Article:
Gross’ Rhetoric of Science

Alan Gross
The Rhetoric of Science
Area: History of Rhetoric and Memory Studies
From Randy Harris’ Review

•    Compounding the presumption of that article, the book is surprisingly neglectful of other work in the field. There is barely a glance in the text at Bazerman or Myers. Simons, Lyne, Miller, Zappen, and several other influential rhetoricians of science are nowhere to be seen.
•    The book begins with much talk about “a neo- Aristotelian rhetoric of science” (6), outlining rhetorical genres and sketching stasis theory, but all that fades rather quickly away.
o    When Gross gets down to looking at scientific texts and processes, Habermas and Turner are more direct influences than Aristotle or Cicero. Nor, despite the emphasis on knowledge-making, do Scott or Leff or any others from the rhetoric-as-epistemic tradition make an appearance. The Sophists are invoked early but never employed.
•    Durant in the Times Literary Supplement dismissed his arguments to that end as (savour the irony) “mere sophistry,” and Ravetz complained in Nature that his work reduced science to “‘just words.”
o    Mere and just are familiar sticks for beating uppity rhetoricians, of course, and we shouldn’t lose any sleep over scientists worried that exposing their traffic in suasion might lower their status or jeopardize their grants
•    “The creation of knowledge is a task beginning with self-persuasion,” he tells us on the first page, “and ending with the persuasion of others” (3).
•    Suasion seems overlaid on science in these analyses, not constitutive of them, and Gross talks frequently as if rhetoric and scientific argumentation are two distinct entities (“rhetorical and scientific reasoning differ not in kind but only in degree”-12), rather than the latter being a subset of the former.
•    Plato, who says that first you find the truth, then you sell it. Plato’s model, not coincidentally, is the one that most scientists would offer.
o    Truth is ‘out there.’ Scientists find it. They phrase it in the most compelling terms, and others recognize it.
•    And a rhetoric that sells, instead of builds, is far too static for science.
•    This picture, of course, is a stick drawing of scientific disputes (ignoring, for instance, problems and solutions that arise only in the crucible of debate-E churning up data only for its ability to perforate U;
o    U inventing goals only because they are antithetical to E’s; each latching onto methods only for their corrosive effect on the other). But even this skimpy outline is fuller than Gross’s picture.
•    In short, there is not enough in The Rhetoric of Science about how knowledge gets built-via negotiation-in science.
•    But, through public disagreements (and public alliances), they display their arguments before their consumers-the workaday scientists who have to decide how they are going to spend the next few years of their time and energy, allocate their grant money, deploy their students.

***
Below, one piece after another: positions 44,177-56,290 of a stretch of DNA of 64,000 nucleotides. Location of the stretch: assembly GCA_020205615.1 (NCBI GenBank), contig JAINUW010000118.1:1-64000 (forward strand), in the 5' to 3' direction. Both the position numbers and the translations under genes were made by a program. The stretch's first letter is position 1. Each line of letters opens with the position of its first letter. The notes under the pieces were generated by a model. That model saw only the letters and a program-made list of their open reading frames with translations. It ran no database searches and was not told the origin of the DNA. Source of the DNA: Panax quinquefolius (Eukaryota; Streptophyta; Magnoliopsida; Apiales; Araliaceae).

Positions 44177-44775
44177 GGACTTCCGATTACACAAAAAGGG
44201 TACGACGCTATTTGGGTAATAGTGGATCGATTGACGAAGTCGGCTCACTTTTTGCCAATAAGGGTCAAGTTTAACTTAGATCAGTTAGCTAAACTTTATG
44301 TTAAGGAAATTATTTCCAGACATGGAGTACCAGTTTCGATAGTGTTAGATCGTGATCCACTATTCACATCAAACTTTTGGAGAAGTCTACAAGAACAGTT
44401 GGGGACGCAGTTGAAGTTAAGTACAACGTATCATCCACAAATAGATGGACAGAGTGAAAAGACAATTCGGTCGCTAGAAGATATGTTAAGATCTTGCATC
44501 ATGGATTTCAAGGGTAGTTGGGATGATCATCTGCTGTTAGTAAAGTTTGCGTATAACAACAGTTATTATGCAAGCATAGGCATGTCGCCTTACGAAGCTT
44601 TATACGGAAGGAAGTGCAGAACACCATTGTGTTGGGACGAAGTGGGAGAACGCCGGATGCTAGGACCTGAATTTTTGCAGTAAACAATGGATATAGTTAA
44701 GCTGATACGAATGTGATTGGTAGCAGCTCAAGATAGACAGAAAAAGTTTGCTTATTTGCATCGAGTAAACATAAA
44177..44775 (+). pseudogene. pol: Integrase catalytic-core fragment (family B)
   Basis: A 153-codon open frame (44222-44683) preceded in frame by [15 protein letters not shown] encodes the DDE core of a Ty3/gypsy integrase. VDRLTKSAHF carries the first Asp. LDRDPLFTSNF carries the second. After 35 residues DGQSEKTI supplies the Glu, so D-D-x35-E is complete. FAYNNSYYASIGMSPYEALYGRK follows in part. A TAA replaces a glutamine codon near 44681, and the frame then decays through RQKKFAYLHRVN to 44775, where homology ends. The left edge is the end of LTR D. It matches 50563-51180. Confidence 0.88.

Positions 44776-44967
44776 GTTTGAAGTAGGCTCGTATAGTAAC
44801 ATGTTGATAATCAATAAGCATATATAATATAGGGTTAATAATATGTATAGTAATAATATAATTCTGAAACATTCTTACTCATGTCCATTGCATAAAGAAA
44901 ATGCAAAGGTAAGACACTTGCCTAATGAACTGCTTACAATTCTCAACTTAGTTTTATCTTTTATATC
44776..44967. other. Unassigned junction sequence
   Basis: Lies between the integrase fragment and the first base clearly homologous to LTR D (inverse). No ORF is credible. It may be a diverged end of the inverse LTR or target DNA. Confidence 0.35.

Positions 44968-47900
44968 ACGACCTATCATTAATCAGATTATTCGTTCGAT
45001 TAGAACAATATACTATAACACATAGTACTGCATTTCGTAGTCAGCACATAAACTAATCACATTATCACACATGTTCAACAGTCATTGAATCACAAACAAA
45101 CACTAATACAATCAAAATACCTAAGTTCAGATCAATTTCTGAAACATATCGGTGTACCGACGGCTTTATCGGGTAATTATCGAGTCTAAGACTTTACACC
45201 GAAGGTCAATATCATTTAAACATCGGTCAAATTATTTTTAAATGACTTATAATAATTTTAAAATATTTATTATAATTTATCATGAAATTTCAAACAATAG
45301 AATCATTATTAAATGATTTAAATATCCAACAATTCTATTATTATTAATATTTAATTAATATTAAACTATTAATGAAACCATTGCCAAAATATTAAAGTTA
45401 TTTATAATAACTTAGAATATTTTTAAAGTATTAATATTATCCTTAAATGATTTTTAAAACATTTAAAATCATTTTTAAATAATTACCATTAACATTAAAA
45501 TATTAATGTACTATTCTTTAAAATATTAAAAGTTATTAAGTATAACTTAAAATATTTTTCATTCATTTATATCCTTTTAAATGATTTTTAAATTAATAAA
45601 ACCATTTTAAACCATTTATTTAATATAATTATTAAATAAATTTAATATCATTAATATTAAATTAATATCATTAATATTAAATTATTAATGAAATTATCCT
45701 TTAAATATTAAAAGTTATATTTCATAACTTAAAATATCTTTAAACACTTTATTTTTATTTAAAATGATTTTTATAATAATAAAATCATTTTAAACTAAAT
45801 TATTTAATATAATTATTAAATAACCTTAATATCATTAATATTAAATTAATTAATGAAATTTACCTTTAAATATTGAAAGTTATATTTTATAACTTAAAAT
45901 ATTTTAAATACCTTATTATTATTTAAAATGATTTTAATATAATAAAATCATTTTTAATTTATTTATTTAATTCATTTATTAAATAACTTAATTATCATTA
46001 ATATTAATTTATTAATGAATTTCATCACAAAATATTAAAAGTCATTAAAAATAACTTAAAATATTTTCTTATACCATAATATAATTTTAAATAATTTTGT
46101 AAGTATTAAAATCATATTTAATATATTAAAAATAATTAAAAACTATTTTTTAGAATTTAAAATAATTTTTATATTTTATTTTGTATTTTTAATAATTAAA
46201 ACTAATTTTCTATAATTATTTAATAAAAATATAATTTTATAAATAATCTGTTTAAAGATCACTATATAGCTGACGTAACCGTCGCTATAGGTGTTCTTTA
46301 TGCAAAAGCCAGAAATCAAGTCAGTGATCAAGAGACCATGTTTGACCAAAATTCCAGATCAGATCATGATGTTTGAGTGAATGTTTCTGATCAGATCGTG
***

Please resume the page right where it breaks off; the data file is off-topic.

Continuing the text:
o    More generally, scientific programs are like any consumer product-if fins work for this year for Ford, Chevy will have them next year-and theories are constantly infecting one another with attractive properties, constantly swapping suasions.
•    And, in the most unfortunate case of opportunity lost (perhaps because
Habermas leads him astray), Gross has a close look at the peer review process-as ripe a grove for epistemic rhetoric as any in science-and finds it a certification exercise. Knowledge is approved, not made, in Gross’ picture of peer review.
From Trevor Melia’s Review
•    In proposing to treat science “sub specie rhetoricae,” Alan Gross exemplifies both the problems and the potencies of the sophistic tradition in rhetoric.
o    Gross understands that the hegemony of rhetoric is threatened by plausible claims to knowledge of a reality beyond language.
o    He also recognizes that “science” poses the greatest threat in this respect
•    The result is that the rhetoric of science is in danger of being assimilated to a historically sensitive sociology of science.
o    Gross seeks to avoid that problem by explicitly mobilizing canonical works in classical rhetoric, especially those of Aristotle, Cicero, and Quintillian, and supplementing them with contributions from such moderns as Chaim Perelman, Kenneth Burke, Vladimir Propp, Jiirgen Habermas, and Roland Barthes.
o    Chapters devoted to analogy in science, taxonomic language, style in biological prose, and the arrangement of the scientific paper are redolent of the categories, if not the concerns, of classical rhetoric.
•    More philosophically provocative is the attempt, by invoking the doctrine of stasis (an sit, quid sit, quale sit), to replace “scientific discovery” with “rhetorical invention.”
•    This latter feat is accomplished by a perhaps too facile bifurcation between the “brute facts of nature” and “science itself.”
•    On Gross’s rendition the rhetoric of science does not deny the brute facts of nature but does aver that they are neither science nor knowledge.
o    Thus for Gross, since science is by definition invented, anything discovered is by implication brute fact.
•    Both Gross and Prelli profit from that combination of semiotic insight and modern Continental philosophy that, treating language as not merely instrumental but constitutive of reality, renders everything as “text.”


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